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    Caulk Guide

    Type of Caulk

    Vinyl Latex
    Cure time: Fast
    Elasticity: Low
    Clean-up: Water
    Application Temperature: Dry, above 40 degrees
    Performance: ★★
    Paintable: Yes
    Mold & Mildew Resistant: No
    Description: Most effective on small cracks, non-flammable, paintable but not flexible and hardens over time.
    Acrylic
    Cure time: Fast
    Elasticity: Low
    Clean-up: Water
    Application Temperature: Dry, above 40 degrees
    Performance: ★★
    Paintable: Yes
    Mold & Mildew Resistant: No
    Description: All purpose, more flexible than vinyl, Easy to apply, non-flammable. Adheres to most surfaces (best on wood and masonry) Can be painted shortly after application. Not recommender for excessive water collection .
    Acrylic Urethane
    Cure time: Medium
    Elasticity: High
    Clean-up: Water
    Application Temperature: Dry, above 40 degrees
    Performance: ★★★★
    Paintable: Yes
    Mold & Mildew Resistant: Yes
    Description: Commonly referred to as an elastomeric. This caulk is extremely flexible, crack resistant and great for gap filling. Water clean-up and adheres to multiple surfaces. Can be painted after longer drying time.
    Siliconized Acrylic
    Cure time: Fast
    Elasticity: Medium
    Clean-up: Water
    Application Temperature: Dry, above 40 degrees
    Performance: ★★★
    Paintable: Yes
    Mold & Mildew Resistant: Yes
    Description: More durability and better performing caulk than Acrylic and Vinyl. Much better flexibility, interior and exterior with good adhesion to most surfaces. Easily applied, mildew resistant, can endure moderate temperature changes.
    Silicone
    Cure time: Fast
    Elasticity: High
    Clean-up: Solvent
    Application Temperature: Any Temperature
    Performance: ★★★
    Paintable: No
    Mold & Mildew Resistant: Yes
    Description: Best around tubs and sink because it is mildew resistant and 100% water resistant. Excellent adhesion on smooth surfaces (glass & metal) not great on masonry. UV resistant and remains very flexible after curing. NOT paintable and does not stick to itself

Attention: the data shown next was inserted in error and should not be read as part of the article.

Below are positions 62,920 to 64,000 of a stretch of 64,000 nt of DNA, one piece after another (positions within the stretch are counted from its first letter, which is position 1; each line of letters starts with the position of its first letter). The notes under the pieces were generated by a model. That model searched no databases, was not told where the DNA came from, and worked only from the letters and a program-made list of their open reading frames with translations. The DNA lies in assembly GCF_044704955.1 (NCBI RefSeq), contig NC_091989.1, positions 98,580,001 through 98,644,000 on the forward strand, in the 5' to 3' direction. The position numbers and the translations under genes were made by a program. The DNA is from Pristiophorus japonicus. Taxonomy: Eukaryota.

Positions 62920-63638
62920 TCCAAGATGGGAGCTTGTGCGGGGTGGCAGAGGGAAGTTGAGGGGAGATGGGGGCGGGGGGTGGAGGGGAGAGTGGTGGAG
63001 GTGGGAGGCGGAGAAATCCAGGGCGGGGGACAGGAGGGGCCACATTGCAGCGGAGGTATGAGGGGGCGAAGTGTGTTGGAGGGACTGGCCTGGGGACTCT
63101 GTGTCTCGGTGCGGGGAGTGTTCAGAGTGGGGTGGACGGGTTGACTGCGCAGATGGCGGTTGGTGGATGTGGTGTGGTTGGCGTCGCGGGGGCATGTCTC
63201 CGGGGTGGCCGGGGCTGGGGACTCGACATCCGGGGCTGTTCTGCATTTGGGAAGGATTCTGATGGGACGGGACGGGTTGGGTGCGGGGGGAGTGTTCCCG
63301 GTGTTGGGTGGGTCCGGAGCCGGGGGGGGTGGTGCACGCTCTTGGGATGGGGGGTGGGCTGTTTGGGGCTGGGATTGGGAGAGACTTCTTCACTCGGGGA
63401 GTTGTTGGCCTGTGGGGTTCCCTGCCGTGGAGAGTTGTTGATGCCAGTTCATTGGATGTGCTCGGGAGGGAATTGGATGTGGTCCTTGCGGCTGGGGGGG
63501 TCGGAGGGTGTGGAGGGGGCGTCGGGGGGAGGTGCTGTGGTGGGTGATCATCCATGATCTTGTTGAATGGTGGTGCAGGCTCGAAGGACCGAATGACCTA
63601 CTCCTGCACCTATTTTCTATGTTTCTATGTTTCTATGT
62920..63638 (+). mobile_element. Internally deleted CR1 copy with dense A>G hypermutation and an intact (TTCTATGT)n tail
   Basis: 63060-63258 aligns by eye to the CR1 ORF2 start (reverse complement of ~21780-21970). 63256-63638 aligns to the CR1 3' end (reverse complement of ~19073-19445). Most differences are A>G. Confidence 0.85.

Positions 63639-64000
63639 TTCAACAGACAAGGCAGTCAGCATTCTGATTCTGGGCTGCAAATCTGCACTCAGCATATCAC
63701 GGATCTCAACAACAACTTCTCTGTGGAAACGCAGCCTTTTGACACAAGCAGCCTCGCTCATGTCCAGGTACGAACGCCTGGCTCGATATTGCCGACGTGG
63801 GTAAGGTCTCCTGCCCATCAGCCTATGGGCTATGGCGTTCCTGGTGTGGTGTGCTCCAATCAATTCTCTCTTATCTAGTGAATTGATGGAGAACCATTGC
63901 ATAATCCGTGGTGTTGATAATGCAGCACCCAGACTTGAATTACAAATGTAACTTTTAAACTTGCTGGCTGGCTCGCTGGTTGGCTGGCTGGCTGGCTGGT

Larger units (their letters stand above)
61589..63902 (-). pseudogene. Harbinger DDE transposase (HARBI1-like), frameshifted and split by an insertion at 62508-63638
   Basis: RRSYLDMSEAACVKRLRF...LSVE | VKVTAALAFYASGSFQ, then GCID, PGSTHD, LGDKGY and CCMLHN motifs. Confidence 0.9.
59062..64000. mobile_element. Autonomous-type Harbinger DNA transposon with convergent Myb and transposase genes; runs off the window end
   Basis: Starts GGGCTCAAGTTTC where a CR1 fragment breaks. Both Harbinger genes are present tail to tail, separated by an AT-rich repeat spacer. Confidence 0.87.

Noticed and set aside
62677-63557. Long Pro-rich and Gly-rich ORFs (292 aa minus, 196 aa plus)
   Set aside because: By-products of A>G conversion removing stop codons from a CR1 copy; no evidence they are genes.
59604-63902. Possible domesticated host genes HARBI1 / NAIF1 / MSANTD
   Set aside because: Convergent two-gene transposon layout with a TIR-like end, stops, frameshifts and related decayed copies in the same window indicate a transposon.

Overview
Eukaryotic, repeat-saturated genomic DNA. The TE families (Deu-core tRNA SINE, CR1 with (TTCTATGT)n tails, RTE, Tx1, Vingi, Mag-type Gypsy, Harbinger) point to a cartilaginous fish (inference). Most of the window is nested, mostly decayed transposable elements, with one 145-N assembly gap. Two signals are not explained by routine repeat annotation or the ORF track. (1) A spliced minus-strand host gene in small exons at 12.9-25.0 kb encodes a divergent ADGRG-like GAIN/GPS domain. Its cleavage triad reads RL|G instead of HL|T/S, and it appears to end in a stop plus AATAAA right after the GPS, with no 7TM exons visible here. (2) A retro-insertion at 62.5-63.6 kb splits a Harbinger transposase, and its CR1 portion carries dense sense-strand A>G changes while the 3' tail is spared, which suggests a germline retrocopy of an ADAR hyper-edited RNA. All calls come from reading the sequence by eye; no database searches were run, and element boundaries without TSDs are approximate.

Modified Polymers
    Cure time: Medium
    Elasticity: High
    Clean-up: Water
    Application Temperature: Any Temperature
    Performance: ★★★★
    Paintable: Yes
    Mold & Mildew Resistant: Yes
    Description: Combines the best characteristics of silicone, acrylic and rubber caulks. Excellent flexibility, paintable. Can be applied at high and low temperatures and to wet surfaces. Solvent clean-up

    Things to Keep in Mind

    Materials: Some caulks adhere better to certain materials than others.

    Moisture: In areas that stay wet, such as around a tub or sink, use a caulk that is highly resistant to both water and mildew.

    Temperature: Some caulks can only be applied in warm weather while others aren’t designed to handle extreme changes in temperature.

    Location: When caulking outdoors, choose one that will hold up to the elements and is flexible enough to withstand movement in the joint.

    Paintable: While most caulks can be painted over after they have cured, others cannot.

    Application: Some caulks are easy to apply and can be cleaned up with water while others are messy and require solvents. Several caulks have a strong odor while curing and a few even release noxious fumes.

    Caulk Gun Basics

    Caulk guns have a built-in cutter to sever the tip on caulk tubes. Just insert the tip of the caulk tube and squeeze the handle. As you squeeze the handle, a razor knife edge cleanly cuts the plastic caulk tube at precisely the right distance from the tip.

    Mounted to the metal housing on the caulk gun you'll find a length of stiff metal wire. Use the wire as a probe to reach into the plastic tip on the caulk tube and punch through the seal inside. Wipe the wire clean after puncturing the  seal, and fold it away against the body of the caulk gun.

    How to Caulk

    1

    Start by cutting the nozzle at a 45 degree angle equal in width to the gap you plan to fill. Cutting too wide a hole not only wastes caulk but makes the bead more noticeable and harder to smooth out.

    2

    Puncture the seal on the tube using the punch on the caulking gun or a nail.

    3

    Place the tube in the gun and push the plunger up snug. Squeeze the trigger until caulk starts to come out of the nozzle. Put the nozzle in the gap and pull the gun slowly toward you at a 45 degree angle while pushing the trigger. The bead should contact both sides of the joint and fill the gap.

    4

    Use a clean wet finger, damp rag, or special caulk smoothing tool to even out the bead before it skims over.

    5

    To make a straight line, use strips of painter’s tape on each side of the gap. After applying the caulk and smoothing it out, peel off the tape.

    Browse Our Selection of Caulk Products